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Independent Chief Inspector releases reports on country information, immigration litigation and status removal

Date of Publication: 
30 January 2018
Summary: 

Three new inspection reports published by the Independent Chief Inspector of Borders and Immigration

Independent Chief Inspector releases reports on country information, immigration litigation and status removal

30 January 2018
EIN

The Independent Chief Inspector of Borders and Immigration, David Bolt, has released three important new reports today.

The 88-page An inspection of the production and use of Country of Origin Information can be read here.

The report examines how the Home Office produces and uses Country of Origin Information (COI). It looks at the way COI reports are commissioned, developed and disseminated, and it also considers how COI is used within asylum processes such as interviewing, decision making, appeal hearings and when dealing with further submissions.

Notably the Chief Inspector found that the combination of country information and policy in the Home Office's publicly released COI reports is "wrong in principle". The Chief Inspector continued: "It has the effect of directing decision makers towards a predetermined outcome, particularly where a significant body of asylum decision makers are inexperienced (as a parallel inspection of Asylum Intake and Casework found), unfamiliar with COI, have insufficient time to master every detail, and are likely to interpret 'Policy" as something they are required to follow."

You can read the 60-page An inspection on learning from immigration litigation here.

This report looked at how outcomes from litigation claims against Home Office decisions and actions are used to learn lessons and drive improvements in decision quality and to reduce the risks of further litigation.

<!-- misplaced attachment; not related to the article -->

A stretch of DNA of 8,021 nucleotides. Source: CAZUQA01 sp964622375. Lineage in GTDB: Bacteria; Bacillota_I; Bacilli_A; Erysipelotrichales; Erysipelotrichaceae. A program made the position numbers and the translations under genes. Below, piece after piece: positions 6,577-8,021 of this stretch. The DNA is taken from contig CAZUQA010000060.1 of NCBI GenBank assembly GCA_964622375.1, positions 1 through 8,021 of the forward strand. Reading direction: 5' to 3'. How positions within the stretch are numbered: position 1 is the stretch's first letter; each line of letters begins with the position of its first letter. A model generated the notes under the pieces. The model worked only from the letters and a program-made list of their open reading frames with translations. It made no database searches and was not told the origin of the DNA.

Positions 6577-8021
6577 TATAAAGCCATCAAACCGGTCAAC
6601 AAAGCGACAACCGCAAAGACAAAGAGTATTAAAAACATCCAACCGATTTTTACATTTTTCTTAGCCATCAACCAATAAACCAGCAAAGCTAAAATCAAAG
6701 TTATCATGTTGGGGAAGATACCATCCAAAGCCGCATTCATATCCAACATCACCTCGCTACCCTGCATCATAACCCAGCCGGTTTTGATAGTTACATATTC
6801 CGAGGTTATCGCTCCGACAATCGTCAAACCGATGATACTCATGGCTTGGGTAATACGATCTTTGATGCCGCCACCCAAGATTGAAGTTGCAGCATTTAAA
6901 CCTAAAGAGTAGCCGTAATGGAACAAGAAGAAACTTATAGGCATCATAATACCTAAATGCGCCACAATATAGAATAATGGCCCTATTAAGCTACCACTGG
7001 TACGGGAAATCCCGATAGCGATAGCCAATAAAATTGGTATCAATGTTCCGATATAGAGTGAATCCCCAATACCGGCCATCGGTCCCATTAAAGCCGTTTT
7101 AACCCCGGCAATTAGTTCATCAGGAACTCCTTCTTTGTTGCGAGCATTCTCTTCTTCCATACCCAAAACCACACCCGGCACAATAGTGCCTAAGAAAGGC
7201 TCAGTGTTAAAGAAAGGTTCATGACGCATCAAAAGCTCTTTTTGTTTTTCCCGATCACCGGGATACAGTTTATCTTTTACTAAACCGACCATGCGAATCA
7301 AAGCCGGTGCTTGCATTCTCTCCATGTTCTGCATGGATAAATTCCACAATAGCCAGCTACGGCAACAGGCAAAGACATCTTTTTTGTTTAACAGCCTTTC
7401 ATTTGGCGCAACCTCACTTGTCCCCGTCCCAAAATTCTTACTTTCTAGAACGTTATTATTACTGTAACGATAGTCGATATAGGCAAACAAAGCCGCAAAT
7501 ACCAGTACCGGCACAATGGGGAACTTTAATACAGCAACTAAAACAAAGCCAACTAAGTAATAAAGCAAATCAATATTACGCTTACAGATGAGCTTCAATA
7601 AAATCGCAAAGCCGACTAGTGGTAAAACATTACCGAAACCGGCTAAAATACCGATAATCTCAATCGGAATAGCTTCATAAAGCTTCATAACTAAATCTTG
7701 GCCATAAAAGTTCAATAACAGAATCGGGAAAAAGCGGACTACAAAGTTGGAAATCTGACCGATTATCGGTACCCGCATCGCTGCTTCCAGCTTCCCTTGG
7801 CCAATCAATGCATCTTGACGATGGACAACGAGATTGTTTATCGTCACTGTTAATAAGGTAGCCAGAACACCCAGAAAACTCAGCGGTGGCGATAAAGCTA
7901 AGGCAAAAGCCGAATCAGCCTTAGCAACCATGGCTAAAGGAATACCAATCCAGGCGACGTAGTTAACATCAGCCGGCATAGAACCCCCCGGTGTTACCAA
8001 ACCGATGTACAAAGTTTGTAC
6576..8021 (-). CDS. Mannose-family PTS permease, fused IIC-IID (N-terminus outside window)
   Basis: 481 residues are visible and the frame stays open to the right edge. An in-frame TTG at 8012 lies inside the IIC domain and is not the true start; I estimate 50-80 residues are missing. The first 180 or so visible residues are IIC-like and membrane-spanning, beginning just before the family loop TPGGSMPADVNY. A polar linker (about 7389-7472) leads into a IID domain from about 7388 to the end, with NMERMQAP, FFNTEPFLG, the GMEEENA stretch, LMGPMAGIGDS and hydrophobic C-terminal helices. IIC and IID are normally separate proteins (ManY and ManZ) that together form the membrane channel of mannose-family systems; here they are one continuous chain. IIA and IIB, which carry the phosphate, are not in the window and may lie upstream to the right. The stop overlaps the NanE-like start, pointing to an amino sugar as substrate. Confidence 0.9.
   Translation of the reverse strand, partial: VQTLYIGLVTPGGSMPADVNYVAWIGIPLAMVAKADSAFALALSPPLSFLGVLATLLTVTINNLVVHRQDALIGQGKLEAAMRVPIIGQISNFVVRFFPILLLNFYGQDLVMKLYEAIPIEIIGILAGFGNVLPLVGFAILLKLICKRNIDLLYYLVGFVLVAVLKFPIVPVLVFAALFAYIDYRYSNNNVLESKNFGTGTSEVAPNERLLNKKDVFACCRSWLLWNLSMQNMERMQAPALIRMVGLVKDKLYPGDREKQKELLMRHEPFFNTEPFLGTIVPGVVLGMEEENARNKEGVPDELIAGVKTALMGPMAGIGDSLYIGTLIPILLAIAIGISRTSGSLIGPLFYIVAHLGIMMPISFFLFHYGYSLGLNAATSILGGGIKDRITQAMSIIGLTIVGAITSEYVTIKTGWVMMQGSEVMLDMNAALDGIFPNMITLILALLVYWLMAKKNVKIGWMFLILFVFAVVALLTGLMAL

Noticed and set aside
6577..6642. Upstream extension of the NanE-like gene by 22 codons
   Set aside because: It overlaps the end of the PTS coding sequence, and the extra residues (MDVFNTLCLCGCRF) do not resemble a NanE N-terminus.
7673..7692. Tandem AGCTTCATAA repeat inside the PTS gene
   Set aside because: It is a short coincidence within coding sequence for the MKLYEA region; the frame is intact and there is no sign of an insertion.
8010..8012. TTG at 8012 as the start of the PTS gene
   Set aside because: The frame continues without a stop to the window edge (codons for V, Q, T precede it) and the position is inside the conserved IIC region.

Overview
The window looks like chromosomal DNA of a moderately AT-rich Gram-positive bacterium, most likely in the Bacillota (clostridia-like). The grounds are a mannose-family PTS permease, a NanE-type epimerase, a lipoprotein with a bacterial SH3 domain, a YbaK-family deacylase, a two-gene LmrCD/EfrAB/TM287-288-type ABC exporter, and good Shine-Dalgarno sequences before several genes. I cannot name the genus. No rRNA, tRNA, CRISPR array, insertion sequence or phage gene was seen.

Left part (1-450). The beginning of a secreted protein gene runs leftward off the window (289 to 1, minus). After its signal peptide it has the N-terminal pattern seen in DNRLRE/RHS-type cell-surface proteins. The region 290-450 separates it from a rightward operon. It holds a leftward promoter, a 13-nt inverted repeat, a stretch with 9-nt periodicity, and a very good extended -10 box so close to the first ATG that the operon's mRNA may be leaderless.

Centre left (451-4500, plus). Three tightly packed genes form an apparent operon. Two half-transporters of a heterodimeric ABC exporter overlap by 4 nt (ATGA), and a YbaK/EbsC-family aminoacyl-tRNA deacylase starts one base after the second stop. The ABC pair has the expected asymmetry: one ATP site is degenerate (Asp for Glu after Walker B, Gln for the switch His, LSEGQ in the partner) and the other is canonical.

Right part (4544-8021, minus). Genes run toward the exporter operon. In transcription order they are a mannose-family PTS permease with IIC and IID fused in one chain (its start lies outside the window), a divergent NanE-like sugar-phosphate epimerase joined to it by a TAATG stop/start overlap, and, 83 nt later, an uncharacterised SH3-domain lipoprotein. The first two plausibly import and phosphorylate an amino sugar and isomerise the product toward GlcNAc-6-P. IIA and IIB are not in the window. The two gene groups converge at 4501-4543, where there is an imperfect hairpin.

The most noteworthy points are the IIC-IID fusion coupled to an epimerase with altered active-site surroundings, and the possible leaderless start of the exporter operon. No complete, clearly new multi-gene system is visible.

David Bolt says his focus was the mechanisms the Home Office had put in place since the creation of the Litigation Operations unit in 2013 to manage litigation claims.

The report states: "The inspection found that since its creation in 2013, and particularly in the last two years, Litigation Operations had made various process improvements and, at the time of the inspection, was looking to build on these. The inspection identified room for further improvements in the processing of claims, as well as the need for clearer communication to decision makers in other units about litigation outcomes in order to avoid the same issues giving rise to repeated claims."

The third report published today is the 40-page An inspection of the review and removal of immigration, refugee and citizenship "status" which can be read here.

The report looks at how cases of the removal of Indefinite Leave to Remain (ILR), refugee status or British nationality are identified for review, how they are progressed, and the quality of decisions. It also examines Home Office record keeping, the collection and use of data and management information.

David Bolt says the removal of any of these forms of "status" is a serious step, with profound consequences for the individuals affected.

"Overall, the inspection identified significant room for improvement, particularly within the Status Review Unit. The latter had already recognised the need for change, and it is hoped that this inspection report will give its efforts added impetus," the report found.

You can access the Home Office's responses to the Chief Inspector's three reports here.